Mayfield Market Towns’ team of experts is in Sussex again this week (17th March) in yet another attempt to derail one of the county’s local plans.
The latest plan under attack is the one prepared by Crawley Borough Council which goes before Government Inspector, Martin Pike on Tuesday.
Mayfield is claiming that Crawley needs another 3,000 homes outside its borough boundaries to house its growing population, and is promoting a new market town as the solution. However, the Borough Council has already disputed Mayfield calculations and says that those who desperately need housing in Crawley are unlikely to benefit from a new town nearly 20 miles away.
Speaking to the Crawley News in November 2014, leader of Crawley Borough Council, Peter Lamb, said that Mayfields had overestimated the number of homes that are needed and that the new town wouldn’t be the answer anyway.
“In real life it won’t solve our problems,” said Mr Lamb. “The sort of housing they are aiming to build is unlikely to be within the reach of many people’s pay packets.”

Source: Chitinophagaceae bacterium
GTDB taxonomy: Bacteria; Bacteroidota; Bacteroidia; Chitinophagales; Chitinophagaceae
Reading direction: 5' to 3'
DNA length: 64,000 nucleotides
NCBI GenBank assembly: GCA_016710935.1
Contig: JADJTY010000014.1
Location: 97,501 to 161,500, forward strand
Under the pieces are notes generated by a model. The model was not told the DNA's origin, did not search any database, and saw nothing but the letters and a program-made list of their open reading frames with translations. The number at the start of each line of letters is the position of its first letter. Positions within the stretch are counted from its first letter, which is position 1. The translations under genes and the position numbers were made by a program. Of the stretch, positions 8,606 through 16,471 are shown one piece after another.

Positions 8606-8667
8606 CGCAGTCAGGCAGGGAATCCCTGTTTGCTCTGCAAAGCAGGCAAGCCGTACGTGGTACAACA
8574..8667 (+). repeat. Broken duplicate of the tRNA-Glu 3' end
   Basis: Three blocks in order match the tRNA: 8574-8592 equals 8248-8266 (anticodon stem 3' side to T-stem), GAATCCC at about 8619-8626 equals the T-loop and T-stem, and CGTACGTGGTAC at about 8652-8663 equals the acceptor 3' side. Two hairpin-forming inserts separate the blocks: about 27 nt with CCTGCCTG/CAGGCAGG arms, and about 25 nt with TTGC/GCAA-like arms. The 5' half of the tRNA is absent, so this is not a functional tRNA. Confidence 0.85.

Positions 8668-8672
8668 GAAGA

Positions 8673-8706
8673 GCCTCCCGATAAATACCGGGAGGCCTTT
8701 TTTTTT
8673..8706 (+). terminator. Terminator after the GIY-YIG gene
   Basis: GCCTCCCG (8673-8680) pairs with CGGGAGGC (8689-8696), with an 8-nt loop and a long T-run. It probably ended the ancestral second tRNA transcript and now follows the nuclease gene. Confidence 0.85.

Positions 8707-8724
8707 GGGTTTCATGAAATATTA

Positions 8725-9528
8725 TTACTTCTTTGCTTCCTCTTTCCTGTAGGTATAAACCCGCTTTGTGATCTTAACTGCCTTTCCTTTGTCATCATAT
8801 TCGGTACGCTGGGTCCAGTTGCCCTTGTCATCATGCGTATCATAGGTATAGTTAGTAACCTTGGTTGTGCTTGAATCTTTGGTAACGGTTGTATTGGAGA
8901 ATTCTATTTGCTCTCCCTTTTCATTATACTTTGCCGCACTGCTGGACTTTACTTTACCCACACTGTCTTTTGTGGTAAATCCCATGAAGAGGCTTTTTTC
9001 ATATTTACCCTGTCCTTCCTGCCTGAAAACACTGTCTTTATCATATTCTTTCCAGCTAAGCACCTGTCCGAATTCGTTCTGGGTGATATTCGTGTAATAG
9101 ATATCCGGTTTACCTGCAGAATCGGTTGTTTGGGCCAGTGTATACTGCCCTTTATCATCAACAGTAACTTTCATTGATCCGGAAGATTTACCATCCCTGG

LAMBS’ Planning Consultant, Martin Carpenter of Enplan explains what the property company is trying to achieve in Crawley;
“The Mayfield proposals do not fall within Crawley,” he says. “However Mayfield are objecting to the Plan as they say it does not provide for enough housing to meet the needs of the Borough. Mayfield are arguing that their scheme can assist Crawley to meet this need.”
“This is an attempt by Mayfield to gain some traction from the Crawley plan making process, notwithstanding the examination Inspector’s rejection of the proposal in December last year.”
In December, Government Inspector, Geoff Salter who examined the Horsham Plan ruled out Mayfields’ proposals saying;
“At present, to my mind significant concerns have been raised about the sustainability of the location of the MMT site, in particular its distance from railway services and the strategic road network and the potential usage and viability of the ‘park and ride’ proposals.
“The deliverability of the preferred 10,000 dwelling option, with employment development, within two local authority areas without their support, and in the face of strong opposition from two local MPs, parish councils and local people, including land owners, is also an issue of concern.”